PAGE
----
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Is Wal-Mart a Monopsony? Evidence from Local Labor Markets

  • Bonanno, Alessandro
  • Lopez, Rigoberto A.

This paper measures the degree of monopsony power exerted by Wal-Mart over retail workers using a dominant-firm model and data in the 48 contiguous U.S. states for counties where the company operates, presenting for the first time a measure of the company’s anticompetitive behavior. Empirical results show that Wal-Mart’s monopsony power over workers varies significantly across the country, being higher in non-metro and rural counties, particularly in the south. For instance, Wal-Mart’s buying power index in labor markets in rural southern and central states is estimated to be 5% or higher while the impact on northeastern states’ retail wages is negligible.

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File URL: http://purl.umn.edu/51289
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Paper provided by International Association of Agricultural Economists in its series 2009 Conference, August 16-22, 2009, Beijing, China with number 51289.

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Date of creation: Aug 2009
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Handle: RePEc:ags:iaae09:51289
Contact details of provider: Web page: http://www.iaae-agecon.org/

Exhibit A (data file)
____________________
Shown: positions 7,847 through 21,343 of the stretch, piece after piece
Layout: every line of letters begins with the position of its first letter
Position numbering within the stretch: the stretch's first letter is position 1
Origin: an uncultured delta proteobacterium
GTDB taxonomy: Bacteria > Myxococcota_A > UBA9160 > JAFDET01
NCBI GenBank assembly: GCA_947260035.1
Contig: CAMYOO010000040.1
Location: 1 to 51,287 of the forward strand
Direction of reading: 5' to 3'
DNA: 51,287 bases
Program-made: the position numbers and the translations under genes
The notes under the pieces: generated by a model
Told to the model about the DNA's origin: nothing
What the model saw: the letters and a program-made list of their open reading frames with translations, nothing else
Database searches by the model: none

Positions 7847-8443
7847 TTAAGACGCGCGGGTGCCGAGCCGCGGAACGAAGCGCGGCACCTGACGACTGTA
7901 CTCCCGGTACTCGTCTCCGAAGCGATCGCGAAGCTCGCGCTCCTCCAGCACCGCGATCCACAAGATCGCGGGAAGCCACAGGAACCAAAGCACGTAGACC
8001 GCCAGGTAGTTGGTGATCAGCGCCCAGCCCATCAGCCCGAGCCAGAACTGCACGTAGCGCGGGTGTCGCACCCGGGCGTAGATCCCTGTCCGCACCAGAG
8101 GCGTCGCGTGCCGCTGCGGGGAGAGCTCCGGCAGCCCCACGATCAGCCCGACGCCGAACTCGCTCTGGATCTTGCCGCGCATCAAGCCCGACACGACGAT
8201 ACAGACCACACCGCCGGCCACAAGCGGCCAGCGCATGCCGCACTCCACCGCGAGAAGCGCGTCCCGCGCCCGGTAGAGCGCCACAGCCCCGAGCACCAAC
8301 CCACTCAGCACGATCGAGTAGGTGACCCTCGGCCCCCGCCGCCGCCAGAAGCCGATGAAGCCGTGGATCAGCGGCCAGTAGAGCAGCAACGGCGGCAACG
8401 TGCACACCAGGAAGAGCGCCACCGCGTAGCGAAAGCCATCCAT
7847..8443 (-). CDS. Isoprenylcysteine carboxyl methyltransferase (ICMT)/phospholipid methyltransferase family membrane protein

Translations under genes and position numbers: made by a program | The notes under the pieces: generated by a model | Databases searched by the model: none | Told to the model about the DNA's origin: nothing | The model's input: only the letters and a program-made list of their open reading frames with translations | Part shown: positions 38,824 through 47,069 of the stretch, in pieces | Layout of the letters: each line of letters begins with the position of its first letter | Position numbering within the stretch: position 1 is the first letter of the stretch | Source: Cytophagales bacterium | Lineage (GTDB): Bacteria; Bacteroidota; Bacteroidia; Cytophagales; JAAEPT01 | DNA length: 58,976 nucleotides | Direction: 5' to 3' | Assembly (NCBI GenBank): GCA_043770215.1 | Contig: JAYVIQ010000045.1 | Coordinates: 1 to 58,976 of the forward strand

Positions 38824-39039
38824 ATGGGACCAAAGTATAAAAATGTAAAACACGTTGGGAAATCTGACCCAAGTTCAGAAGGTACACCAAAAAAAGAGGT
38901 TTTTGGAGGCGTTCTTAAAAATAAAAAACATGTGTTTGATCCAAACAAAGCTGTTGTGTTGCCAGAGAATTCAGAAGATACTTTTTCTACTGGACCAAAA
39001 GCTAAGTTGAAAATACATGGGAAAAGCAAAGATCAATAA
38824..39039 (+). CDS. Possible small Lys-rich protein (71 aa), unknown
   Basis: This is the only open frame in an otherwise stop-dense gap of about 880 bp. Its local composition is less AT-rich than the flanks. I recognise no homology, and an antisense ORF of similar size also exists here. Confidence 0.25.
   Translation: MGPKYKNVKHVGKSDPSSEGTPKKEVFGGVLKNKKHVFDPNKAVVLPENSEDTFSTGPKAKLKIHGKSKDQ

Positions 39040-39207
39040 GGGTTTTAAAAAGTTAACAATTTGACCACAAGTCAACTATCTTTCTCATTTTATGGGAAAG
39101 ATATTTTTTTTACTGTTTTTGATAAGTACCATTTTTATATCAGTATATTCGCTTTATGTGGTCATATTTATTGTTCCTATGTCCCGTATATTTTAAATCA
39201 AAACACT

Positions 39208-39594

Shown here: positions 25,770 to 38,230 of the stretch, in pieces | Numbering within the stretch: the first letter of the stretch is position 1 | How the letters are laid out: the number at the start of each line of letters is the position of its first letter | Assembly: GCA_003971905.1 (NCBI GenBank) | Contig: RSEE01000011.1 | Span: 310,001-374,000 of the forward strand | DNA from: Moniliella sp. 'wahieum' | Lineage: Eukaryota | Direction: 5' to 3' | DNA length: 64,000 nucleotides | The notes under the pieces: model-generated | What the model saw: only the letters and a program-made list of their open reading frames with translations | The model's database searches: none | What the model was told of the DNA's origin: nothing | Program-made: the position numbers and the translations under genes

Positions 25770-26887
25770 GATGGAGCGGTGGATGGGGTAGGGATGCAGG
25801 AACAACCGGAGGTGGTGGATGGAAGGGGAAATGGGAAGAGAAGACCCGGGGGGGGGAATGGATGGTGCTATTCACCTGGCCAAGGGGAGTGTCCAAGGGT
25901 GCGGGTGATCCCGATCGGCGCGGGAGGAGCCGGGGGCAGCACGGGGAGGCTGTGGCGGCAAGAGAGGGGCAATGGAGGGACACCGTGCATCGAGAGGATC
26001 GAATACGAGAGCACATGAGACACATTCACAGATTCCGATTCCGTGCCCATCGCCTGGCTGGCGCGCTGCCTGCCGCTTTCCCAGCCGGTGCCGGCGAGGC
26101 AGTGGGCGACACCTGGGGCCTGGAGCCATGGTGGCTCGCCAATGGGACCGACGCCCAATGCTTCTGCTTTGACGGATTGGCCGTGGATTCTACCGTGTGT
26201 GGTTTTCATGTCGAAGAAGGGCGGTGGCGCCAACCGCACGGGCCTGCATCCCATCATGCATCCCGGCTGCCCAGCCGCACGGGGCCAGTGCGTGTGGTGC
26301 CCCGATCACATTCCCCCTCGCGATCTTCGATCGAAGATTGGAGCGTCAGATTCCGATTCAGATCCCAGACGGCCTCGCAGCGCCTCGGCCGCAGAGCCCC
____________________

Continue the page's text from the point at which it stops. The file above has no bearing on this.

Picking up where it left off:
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  1. David Neumark & Junfu Zhang & Stephen Ciccarella, 2005. "The Effects of Wal-Mart on Local Labor Markets," NBER Working Papers 11782, National Bureau of Economic Research, Inc.
  2. Emek Basker, 2003. "Job Creation or Destruction? Labor-Market Effects of Wal-Mart Expansion," Labor and Demography 0303002, EconWPA, revised 11 Mar 2005.
  3. Khanna, Naveen & Tice, Sheri, 2000. "Strategic Responses of Incumbents to New Entry: The Effect of Ownership Structure, Capital Structure, and Focus," Review of Financial Studies, Society for Financial Studies, vol. 13(3), pages 749-79.
  4. Maarten Goos & Alan Manning, 2007. "Lousy and Lovely Jobs: The Rising Polarization of Work in Britain," The Review of Economics and Statistics, MIT Press, vol. 89(1), pages 118-133, February.
  5. R)chard E. Quandt & Harvey S. Rosen, 1989. "Endogenous Output in an Aggregate Model of the Labor Market," NBER Technical Working Papers 0074, National Bureau of Economic Research, Inc.
  6. Jerry Hausman & Ephraim Leibtag, 2005. "Consumer Benefits from Increased Competition in Shopping Outlets: Measuring the Effect of Wal-Mart," NBER Working Papers 11809, National Bureau of Economic Research, Inc.
  7. Emek Basker & Michael Noel, 2009. "The Evolving Food Chain: Competitive Effects of Wal-Mart's Entry into the Supermarket Industry," Journal of Economics & Management Strategy, Wiley Blackwell, vol. 18(4), pages 977-1009, December.
  8. Emek Basker, 2007. "When Good Instruments Go Bad," Working Papers 0706, Department of Economics, University of Missouri.
  9. Dube, Arindrajit & Lester, T. William & Eidlin, Barry, 2007. "Firm Entry and Wages: Impact of Wal-Mart Growth on Earnings Throughout the Retail Sector," Institute for Research on Labor and Employment, Working Paper Series qt22s5k4pv, Institute of Industrial Relations, UC Berkeley.
  10. Paul W. Bauer & Yoonsoo Lee, 2006. "Estimating GSP and labor productivity by state," Policy Discussion Papers, Federal Reserve Bank of Cleveland, issue Mar.
  11. Baker, Jonathan B. & Bresnahan, Timothy F., 1988. "Estimating the residual demand curve facing a single firm," International Journal of Industrial Organization, Elsevier, vol. 6(3), pages 283-300.
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